Santa Tracker Lets You See Exactly Where He Is Right Now
‘Has he been?’ With NORAD’s Santa tracker, you can keep tabs on the big man this Christmas.
‘Twas the night before Christmas, when all thro’ the house, not a creature was stirring, not even a mouse; the stockings were hung by the chimney with care, in hopes that St. Nicholas soon would be there. The children were nestled all snug in their beds, while visions of sugar plums danced in their head.
Growing up, we’d never be certain when Santa would arrive; we just had to close our eyes and hope for the best come Christmas morning. Now, we can actually track Father Christmas as he soars across the globe in his sleigh, along with Dasher, Dancer, Prancer, Vixen, Comet, Cupid, Donner, Blitzen and Rudolph.
At the time of writing, Santa Claus is flying across the Hawaii. He reached the UK at around midnight, coming after drop-offs in Oceania, Asia, Eastern Europe and most of Africa. He’s also wearing a face mask, because Santa is responsible with his gift-giving in the midst of a pandemic.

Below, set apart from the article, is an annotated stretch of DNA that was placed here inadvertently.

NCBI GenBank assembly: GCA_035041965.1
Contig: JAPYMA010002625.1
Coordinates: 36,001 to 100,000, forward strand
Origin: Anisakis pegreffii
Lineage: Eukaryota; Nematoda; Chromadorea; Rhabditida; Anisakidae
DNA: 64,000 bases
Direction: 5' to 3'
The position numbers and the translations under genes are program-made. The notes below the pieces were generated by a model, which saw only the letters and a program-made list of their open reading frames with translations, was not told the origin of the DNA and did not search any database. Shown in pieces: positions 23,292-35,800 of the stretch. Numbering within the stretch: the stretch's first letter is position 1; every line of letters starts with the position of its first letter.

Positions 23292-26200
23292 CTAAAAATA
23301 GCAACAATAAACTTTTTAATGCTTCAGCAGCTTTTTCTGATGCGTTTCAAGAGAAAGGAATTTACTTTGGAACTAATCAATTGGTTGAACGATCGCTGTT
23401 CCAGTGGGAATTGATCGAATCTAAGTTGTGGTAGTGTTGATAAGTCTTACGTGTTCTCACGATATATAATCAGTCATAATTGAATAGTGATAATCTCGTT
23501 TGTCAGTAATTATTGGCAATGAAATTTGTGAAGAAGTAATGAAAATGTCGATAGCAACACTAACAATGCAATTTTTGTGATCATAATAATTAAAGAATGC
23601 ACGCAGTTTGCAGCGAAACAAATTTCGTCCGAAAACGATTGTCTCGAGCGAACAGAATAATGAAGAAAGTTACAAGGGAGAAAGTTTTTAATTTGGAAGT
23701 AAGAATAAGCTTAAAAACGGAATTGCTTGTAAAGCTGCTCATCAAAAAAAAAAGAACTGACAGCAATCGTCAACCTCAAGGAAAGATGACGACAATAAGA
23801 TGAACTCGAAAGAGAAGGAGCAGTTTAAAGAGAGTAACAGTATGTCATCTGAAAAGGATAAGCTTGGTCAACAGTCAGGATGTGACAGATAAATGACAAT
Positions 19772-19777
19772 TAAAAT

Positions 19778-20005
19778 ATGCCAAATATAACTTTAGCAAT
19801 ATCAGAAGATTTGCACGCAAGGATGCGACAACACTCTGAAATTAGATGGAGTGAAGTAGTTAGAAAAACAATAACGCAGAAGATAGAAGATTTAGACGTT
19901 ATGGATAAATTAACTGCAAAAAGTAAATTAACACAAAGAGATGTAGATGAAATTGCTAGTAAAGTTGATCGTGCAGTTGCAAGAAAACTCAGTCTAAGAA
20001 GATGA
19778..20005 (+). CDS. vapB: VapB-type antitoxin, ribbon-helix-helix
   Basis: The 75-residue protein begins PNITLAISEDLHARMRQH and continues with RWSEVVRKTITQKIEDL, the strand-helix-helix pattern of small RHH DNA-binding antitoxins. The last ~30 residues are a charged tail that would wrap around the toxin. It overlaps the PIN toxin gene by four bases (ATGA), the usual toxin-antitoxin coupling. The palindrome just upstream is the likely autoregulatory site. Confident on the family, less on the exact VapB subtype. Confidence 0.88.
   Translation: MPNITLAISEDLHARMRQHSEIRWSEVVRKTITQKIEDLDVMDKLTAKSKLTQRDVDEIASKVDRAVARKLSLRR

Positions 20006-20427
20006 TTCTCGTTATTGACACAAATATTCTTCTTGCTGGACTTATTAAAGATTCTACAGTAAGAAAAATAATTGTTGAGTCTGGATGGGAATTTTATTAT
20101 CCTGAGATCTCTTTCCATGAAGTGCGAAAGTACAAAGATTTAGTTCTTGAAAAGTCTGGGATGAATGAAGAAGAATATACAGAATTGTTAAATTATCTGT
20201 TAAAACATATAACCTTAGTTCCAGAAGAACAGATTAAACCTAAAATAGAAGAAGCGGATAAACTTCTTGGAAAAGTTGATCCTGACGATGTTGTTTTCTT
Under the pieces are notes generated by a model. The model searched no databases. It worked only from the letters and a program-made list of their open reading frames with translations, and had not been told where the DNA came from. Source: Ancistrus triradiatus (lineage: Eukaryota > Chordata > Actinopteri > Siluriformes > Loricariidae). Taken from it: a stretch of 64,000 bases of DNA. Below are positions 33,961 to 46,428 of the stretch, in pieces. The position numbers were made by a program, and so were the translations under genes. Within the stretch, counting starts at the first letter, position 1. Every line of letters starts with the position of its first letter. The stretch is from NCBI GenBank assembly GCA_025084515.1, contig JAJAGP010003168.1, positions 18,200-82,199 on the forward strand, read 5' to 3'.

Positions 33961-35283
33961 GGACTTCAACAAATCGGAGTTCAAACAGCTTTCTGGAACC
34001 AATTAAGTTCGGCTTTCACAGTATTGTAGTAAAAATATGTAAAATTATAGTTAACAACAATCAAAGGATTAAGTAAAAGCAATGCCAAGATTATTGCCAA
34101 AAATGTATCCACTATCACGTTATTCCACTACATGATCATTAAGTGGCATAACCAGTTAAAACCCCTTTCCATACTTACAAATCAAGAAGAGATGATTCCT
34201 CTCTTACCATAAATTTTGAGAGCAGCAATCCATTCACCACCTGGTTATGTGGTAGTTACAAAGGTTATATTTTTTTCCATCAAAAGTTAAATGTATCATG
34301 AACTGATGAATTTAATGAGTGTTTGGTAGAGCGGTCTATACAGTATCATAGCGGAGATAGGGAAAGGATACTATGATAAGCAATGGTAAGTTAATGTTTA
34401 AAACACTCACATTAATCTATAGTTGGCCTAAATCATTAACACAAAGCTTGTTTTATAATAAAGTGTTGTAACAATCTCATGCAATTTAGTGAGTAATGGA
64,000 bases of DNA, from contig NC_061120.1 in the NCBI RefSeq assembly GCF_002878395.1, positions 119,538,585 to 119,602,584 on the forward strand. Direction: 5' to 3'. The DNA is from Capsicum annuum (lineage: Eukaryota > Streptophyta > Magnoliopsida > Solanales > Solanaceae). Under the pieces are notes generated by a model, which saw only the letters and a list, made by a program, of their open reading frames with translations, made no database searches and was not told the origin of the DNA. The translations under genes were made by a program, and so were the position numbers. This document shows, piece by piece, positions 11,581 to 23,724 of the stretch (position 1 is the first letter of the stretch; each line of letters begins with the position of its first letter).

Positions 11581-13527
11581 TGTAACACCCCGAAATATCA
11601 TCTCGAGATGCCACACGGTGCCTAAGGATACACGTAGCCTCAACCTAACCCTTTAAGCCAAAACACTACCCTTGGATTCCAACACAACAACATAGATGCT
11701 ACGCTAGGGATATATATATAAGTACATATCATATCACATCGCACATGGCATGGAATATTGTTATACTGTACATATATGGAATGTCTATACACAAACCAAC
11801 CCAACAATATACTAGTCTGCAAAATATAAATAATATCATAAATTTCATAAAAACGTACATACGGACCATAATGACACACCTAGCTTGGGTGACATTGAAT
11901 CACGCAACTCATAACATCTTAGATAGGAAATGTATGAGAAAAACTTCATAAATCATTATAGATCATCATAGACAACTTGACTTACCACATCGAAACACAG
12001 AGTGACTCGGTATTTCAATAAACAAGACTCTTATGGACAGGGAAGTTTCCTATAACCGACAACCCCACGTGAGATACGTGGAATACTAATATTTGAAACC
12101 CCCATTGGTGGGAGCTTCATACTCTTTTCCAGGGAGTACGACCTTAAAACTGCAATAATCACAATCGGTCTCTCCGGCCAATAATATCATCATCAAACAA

NORAD’s Santa tracker dates back to 1955, when a young child accidentally dialled the CONAD Operations Centre trying to find Santa after a misprint in a Sears advert. Colonel Harry Shoup, then-director of operations, asked his staff to check the radar for where Santa may have been. From 1958 onwards, it led to a tradition of annual Santa reporting.
‘Later in life, [Shoup] got letters from all over the world, people saying, ‘Thank you, Colonel,’ for having, you know, this sense of humour. And in his 90s, he would carry those letters around with him in a briefcase that had a lock on it like it was top-secret information. You know, he was an important guy, but this is the thing he’s known for,’ his daughter Terri Van Keuren told NPR.
According to NORAD, Santa’s sleigh is a ‘versatile, all weather, multi-purpose, vertical short-take-off and landing vehicle’ capable of speeds ‘faster than starlight’.
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